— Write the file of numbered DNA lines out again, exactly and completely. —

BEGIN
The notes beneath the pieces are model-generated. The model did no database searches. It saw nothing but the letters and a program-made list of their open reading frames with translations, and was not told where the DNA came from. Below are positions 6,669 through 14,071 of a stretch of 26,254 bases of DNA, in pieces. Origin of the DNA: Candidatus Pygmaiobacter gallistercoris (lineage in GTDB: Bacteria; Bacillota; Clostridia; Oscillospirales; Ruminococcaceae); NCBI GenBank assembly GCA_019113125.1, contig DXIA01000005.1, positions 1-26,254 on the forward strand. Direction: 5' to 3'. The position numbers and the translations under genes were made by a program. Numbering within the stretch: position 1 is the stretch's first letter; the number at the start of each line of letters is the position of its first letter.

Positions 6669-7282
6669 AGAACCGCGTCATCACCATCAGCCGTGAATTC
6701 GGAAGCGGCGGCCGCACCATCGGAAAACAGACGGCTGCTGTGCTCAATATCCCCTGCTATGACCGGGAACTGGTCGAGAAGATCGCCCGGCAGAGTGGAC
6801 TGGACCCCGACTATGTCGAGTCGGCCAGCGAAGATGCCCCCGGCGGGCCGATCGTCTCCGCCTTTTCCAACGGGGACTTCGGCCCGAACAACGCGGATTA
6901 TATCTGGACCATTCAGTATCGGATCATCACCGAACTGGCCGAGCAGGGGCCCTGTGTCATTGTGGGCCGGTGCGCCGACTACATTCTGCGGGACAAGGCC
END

The notes beneath the pieces are model-generated. The model did no database searches. It saw nothing but the letters and a program-made list of their open reading frames with translations, and was not told where the DNA came from. Below are positions 6,669 through 14,071 of a stretch of 26,254 bases of DNA, in pieces. Origin of the DNA: Candidatus Pygmaiobacter gallistercoris (lineage in GTDB: Bacteria; Bacillota; Clostridia; Oscillospirales; Ruminococcaceae); NCBI GenBank assembly GCA_019113125.1, contig DXIA01000005.1, positions 1-26,254 on the forward strand. Direction: 5' to 3'. The position numbers and the translations under genes were made by a program. Numbering within the stretch: position 1 is the stretch's first letter; the number at the start of each line of letters is the position of its first letter.

Positions 6669-7282
6669 AGAACCGCGTCATCACCATCAGCCGTGAATTC
6701 GGAAGCGGCGGCCGCACCATCGGAAAACAGACGGCTGCTGTGCTCAATATCCCCTGCTATGACCGGGAACTGGTCGAGAAGATCGCCCGGCAGAGTGGAC
6801 TGGACCCCGACTATGTCGAGTCGGCCAGCGAAGATGCCCCCGGCGGGCCGATCGTCTCCGCCTTTTCCAACGGGGACTTCGGCCCGAACAACGCGGATTA
6901 TATCTGGACCATTCAGTATCGGATCATCACCGAACTGGCCGAGCAGGGGCCCTGTGTCATTGTGGGCCGGTGCGCCGACTACATTCTGCGGGACAAGGCC